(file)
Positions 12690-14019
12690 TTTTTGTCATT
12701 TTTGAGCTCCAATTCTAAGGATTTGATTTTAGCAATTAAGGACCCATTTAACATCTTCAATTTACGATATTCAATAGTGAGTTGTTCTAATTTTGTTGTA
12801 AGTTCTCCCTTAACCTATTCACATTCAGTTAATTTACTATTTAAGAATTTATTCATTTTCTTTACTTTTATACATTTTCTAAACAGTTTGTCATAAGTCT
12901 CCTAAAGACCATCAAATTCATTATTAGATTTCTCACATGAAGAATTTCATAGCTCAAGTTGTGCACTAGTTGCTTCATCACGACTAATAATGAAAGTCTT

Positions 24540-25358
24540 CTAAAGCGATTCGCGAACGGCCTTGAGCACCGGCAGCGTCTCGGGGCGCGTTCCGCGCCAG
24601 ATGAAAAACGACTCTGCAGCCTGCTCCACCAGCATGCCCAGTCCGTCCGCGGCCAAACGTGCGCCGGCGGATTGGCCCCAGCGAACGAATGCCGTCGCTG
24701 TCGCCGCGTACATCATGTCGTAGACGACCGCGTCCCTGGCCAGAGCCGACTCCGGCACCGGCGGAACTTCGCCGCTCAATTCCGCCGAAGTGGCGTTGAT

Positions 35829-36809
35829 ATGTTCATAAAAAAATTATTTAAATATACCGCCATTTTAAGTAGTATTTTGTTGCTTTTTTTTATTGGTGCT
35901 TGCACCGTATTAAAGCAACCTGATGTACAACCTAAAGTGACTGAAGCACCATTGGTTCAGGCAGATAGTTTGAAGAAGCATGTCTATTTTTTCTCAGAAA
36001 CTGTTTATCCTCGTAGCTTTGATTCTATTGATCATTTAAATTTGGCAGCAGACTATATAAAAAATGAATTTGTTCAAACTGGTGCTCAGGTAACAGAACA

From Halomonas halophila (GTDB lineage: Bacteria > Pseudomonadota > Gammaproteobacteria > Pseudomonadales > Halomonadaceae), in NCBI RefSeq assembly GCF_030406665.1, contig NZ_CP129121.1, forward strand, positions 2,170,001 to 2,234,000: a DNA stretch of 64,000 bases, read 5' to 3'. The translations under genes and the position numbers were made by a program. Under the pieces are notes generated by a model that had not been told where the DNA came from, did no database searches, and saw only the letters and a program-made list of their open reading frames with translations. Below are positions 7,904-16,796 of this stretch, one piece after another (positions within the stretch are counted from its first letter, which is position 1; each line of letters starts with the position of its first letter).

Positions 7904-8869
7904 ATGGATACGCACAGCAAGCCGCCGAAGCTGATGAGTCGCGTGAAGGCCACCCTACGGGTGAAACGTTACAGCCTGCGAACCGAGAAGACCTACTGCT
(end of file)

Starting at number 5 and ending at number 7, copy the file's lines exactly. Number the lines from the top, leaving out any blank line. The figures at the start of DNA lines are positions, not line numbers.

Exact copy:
12901 CCTAAAGACCATCAAATTCATTATTAGATTTCTCACATGAAGAATTTCATAGCTCAAGTTGTGCACTAGTTGCTTCATCACGACTAATAATGAAAGTCTT

Positions 24540-25358
24540 CTAAAGCGATTCGCGAACGGCCTTGAGCACCGGCAGCGTCTCGGGGCGCGTTCCGCGCCAG